Pollution claimed 23.5 lakh lives in India in 2019: Lancet

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India saw over 23.5 lakh premature deaths due to pollution of all types -- including 16.7 lakh fatalities caused by air pollution -- in 2019, the highest among all countries globally, according to a new study published in The Lancet Planetary Health journal.

New Delhi: India saw over 23.5 lakh premature deaths due to pollution of all types -- including 16.7 lakh fatalities caused by air pollution -- in 2019, the highest among all countries globally, according to a new study published in The Lancet Planetary Health journal.

The majority of air pollution related deaths -- 9.8 lakh -- in India were caused by ambient PM2.5 pollution -- tiny pollution particles in the air that are two and one half microns or less in width, the researchers said. Another 6.1 lakh were due to household air pollution, they said. Globally, pollution of any kind was responsible for nine million deaths in 2019 -- equivalent to one in six deaths worldwide. Air pollution -- both household and ambient -- was responsible for the greatest number of deaths at 6.67 million worldwide.

"The health impacts of pollution remain enormous, and low- and middle-income countries bear the brunt of this burden. Despite its enormous health, social and economic impacts, pollution prevention is largely overlooked in the international development agenda," said study lead author Richard Fuller, from Global Alliance on Health and Pollution, Geneva, Switzerland. "Attention and funding has only minimally increased since 2015, despite well-documented increases in public concern about pollution and its health effects," Fuller said in a statement.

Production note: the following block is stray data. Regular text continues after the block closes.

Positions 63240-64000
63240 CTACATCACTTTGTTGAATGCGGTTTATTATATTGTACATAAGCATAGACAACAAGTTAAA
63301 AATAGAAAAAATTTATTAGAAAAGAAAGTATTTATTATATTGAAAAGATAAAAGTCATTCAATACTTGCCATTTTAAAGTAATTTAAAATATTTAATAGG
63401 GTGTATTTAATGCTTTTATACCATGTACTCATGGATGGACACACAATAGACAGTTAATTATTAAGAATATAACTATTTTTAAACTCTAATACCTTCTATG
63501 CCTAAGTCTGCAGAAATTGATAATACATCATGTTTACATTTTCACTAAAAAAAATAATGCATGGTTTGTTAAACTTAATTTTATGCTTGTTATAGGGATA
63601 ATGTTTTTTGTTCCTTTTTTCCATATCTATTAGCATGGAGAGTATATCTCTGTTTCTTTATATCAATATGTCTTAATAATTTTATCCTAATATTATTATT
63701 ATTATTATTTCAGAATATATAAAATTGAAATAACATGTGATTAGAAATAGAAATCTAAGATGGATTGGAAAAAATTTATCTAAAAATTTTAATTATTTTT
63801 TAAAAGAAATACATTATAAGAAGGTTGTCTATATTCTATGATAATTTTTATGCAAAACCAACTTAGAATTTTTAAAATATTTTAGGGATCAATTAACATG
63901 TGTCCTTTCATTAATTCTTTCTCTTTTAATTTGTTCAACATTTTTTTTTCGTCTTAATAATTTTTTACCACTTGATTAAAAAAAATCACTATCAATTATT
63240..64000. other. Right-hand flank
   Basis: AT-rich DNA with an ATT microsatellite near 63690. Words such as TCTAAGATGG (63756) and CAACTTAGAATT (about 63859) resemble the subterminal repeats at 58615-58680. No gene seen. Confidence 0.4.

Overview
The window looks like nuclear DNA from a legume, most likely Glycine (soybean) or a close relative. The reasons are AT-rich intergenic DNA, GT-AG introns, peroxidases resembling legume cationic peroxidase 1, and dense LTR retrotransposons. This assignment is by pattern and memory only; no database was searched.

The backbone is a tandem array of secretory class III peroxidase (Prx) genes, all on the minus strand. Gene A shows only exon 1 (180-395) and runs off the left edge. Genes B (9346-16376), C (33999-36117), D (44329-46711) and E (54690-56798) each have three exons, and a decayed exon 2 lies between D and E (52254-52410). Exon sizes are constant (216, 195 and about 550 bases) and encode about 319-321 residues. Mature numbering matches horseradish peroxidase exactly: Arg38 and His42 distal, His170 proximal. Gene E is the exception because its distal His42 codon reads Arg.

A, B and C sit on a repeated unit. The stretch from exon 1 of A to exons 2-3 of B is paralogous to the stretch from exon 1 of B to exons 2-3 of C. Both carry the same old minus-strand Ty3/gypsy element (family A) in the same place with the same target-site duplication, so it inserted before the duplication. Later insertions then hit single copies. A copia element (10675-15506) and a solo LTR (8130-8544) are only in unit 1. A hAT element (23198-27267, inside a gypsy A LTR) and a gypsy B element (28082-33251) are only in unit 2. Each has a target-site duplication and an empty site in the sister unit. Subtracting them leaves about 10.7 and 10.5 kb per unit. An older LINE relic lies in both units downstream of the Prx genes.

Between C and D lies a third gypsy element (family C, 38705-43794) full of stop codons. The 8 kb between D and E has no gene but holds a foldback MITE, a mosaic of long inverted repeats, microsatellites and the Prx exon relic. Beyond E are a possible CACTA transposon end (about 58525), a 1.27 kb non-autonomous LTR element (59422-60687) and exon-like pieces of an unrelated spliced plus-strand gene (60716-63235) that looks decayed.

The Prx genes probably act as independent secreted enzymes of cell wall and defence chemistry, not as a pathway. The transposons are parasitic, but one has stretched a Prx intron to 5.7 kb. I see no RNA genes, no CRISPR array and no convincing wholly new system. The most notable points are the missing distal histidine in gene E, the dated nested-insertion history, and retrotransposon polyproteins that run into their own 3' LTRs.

In India, air pollution is most severe in the Indo-Gangetic Plain (northern India), where topography and meteorology concentrate pollution from energy, mobility, industry, agriculture, and other activities, the researchers said. According to the study, burning of biomass in households was the single largest cause of air pollution deaths in India, followed by coal combustion and crop burning. Population-weighted mean exposure to ambient air pollution peaked nationally in India at 95 milligrammes per cubic metre (mg/m3) in 2014, was reduced to 82mg/m3 by 2017, but more recently has been rising slowly again, the researchers said.

The report noted that India's PM2.5 pollution remains well above World Health Organisation (WHO) guidelines of 10 microgram per cubic metre in 93 per cent area of the country. The WHO had recently tightened its health-based global air quality guidelines, lowering the guideline value for PM2·5 from 10 microgram per cubic metre to 5 microgram per cubic metre. Deaths due to traditional pollution (household air pollution from solid fuels and unsafe water, sanitation, and hand washing) in India have reduced by more than 50 per cent since 2000, the report said. Excess deaths due to pollution have led to economic losses totalling USD 4·6 trillion in 2019 globally, which is 6.2 per cent of global economic output, it said.

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